Clickbait: A Refresh on Social Media Discovery
Imagine unearthing a TikTok of the plaintiff in your personal injury lawsuit dancing at a costume party in a Manhattan nightclub within six months following her accident. Or uncovering a private Facebook message by the alleged permanently injured plaintiff reveling in the condition of the slopes during a recent ski trip to the Catskills.
Social media is a dominant force in our lives today, and that desire for likes and followers can have a drastically negative impact on a plaintiff’s claim (despite their counsel’s dire warning to stay off social media).
A properly tailored social media discovery demand can yield tremendous results for the defense of your claim. In New York, discovery rules are broad and provide for full disclosure of all matter material and necessary in the prosecution or defense of an action, regardless of burden of proof. CPLR 3101(a). In general, a public social media account is discoverable. But what about private messages or posts?
The Court of Appeals laid the groundwork for broader acceptance of the disclosure of private social media messages in Forman v. Henkin, 30 N.Y.3d 656 (2018). In Forman, plaintiff alleged injuries after falling from a horse. At her deposition, plaintiff stated that she previously had a Facebook account on which she posted a bevy of photographs showing her pre-accident active lifestyle, but that she deactivated the account about six months after the accident and could not recall whether any post-accident photographs were posted. Defendant sought an unlimited authorization to obtain plaintiff's entire "private" Facebook account. Plaintiff opposed the motion arguing that defendant failed to establish a basis for access to the "private" portion of her Facebook account because, among other things, the "public" portion contained only a single photograph that did not contradict plaintiff's claims or deposition testimony.
The Court ruled that given plaintiff's acknowledged tendency to post photographs representative of her activities on Facebook, there was a basis to infer that photographs she posted after the accident might be reflective of her post-accident activities and/or limitations.
There are two key takeaways from this decision. First, after much back and forth up to the Court of Appeals, the Court did not simply allow for unrestricted access to the entirety of a private social media account, but specifically limited the inquiry to the period of six months following the accident in which plaintiff’s social media account was active. Second, the Court required only disclosure of photographs which could depict her lifestyle following the accident, which plaintiff had placed in issue. The significance of the decision is that a request for these photographs was reasonably calculated to yield evidence material and necessary to the litigation, specifically, plaintiff's assertion that she could no longer engage in the activities she enjoyed before the accident and that she had become a recluse.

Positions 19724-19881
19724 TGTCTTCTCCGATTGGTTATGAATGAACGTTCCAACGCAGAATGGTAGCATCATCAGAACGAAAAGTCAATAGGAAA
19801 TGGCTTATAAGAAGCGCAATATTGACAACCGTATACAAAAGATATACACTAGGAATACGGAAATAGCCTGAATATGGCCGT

The Court in Forman also provided a road map with three guidelines for future decisions in determining the scope of social media disclosure: (1) Take into account the character of the incident causing the lawsuit and the damages claimed to evaluate whether relevant material is likely to be found on social media; (2) Weigh the possible utility of the information requested against specific concerns, including privacy; (3) Tailor the request by identifying materials to be disclosed while avoiding disclosure of irrelevant information.
A subsequent decision from the Appellate Division in Abedin v. Palominos Osorio, 188 A.D.3d 764, 136 N.Y.S.3d 92 (2d. Dept., 2020) illustrates the Court’s continued broad discretion and liberal viewpoint on social media discovery. In Abedin, a zone of danger claim was presented in which the infant plaintiff witnessed her brother’s tragic death when he was struck by a tractor-trailer as the pair was walking across a street. There were allegations of psychological, mental and emotional trauma, as well as evidence that the infant plaintiff became socially withdrawn and isolated. Defendant eventually demanded authorizations to obtain plaintiff’s records from Facebook, Snapchat and Instagram, to which the plaintiffs objected. The Court ruled that the defendant demonstrated that records from the infant plaintiff's Facebook, Snapchat, and Instagram accounts were reasonably likely to yield relevant evidence regarding the alleged emotional and mental trauma that the infant plaintiff suffered from as a result of the subject accident, which allegedly was, in part, evidenced by her social isolation and withdrawal. The Court cited to Forman in its decision.
To successfully use social media to defend your claim, it is vital not to rely on a simply blanket social media demand at the beginning stages of litigation served along with your Answer. Instead, attempt to tailor your demands in both time and topic, which should lead to a more favorable decision from the Court if the issue needs to be litigated. Prior to a deposition, do a public social media search of the plaintiff to see what he or she has posted publicly. Questions at deposition regarding ownership of social media accounts, activity levels, usage and habits will also play a crucial role in obtaining social media discovery and in turn finding potentially damaging content that the plaintiff may have innocuously decided to share. Skilled technical experts can also conduct social media searches yielding potentially relevant information and help to narrow the scope of your demands. Experts in the use of geosocial data can track movements such as how often a person checks in at the gym, travels outside of their residential county, or even runs at their local high school track.
With a variety of potential tools at your disposal, put social media to use in your practice in addition to your daily dose of baby photos and funny cat videos.